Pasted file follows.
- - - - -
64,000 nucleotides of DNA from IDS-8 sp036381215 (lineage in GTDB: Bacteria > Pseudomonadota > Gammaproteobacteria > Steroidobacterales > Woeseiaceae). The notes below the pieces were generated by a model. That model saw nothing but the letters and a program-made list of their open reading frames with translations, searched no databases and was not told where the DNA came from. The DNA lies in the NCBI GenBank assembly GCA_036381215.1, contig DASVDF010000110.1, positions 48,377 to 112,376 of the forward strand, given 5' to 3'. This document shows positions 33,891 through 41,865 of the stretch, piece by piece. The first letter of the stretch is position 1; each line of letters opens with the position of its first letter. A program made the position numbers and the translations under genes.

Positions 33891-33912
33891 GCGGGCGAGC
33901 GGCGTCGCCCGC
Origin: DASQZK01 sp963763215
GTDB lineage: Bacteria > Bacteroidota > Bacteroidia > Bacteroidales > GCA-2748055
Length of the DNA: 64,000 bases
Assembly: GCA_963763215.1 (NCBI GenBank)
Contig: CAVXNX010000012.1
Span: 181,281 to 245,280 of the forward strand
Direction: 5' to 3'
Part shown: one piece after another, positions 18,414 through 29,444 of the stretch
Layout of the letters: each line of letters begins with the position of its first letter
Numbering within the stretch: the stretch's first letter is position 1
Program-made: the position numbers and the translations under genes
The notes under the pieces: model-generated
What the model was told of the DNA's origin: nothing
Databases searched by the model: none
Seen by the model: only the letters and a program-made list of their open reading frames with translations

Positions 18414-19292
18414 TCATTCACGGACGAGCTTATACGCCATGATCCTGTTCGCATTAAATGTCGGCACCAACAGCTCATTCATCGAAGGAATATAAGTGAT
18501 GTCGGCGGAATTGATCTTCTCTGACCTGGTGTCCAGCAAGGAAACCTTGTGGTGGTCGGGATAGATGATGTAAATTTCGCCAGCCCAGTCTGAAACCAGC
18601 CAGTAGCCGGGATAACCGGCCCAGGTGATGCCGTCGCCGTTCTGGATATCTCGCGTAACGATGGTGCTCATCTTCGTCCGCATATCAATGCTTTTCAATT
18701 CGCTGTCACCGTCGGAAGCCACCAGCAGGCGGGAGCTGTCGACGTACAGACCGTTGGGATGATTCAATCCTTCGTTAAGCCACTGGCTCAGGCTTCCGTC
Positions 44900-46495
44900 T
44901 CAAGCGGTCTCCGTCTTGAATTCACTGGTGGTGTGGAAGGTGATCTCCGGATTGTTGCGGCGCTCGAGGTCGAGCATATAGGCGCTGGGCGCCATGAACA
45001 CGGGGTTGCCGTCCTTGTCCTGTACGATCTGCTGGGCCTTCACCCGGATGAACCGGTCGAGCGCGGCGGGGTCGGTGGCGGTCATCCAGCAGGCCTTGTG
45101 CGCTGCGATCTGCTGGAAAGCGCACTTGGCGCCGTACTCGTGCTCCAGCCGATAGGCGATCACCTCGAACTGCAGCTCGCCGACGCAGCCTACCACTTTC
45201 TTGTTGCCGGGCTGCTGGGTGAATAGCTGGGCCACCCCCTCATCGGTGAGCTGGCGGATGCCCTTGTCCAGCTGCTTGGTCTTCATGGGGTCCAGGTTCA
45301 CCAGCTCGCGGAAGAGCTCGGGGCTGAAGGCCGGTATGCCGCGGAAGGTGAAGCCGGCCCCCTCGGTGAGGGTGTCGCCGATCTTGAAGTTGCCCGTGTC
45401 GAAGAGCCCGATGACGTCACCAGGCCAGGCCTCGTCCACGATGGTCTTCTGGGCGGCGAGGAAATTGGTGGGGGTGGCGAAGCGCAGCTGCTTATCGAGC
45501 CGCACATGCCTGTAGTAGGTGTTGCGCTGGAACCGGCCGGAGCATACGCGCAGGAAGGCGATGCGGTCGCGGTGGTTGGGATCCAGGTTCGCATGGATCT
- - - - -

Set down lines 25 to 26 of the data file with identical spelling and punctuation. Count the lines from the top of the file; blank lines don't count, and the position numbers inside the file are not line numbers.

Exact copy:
Positions 44900-46495
44900 T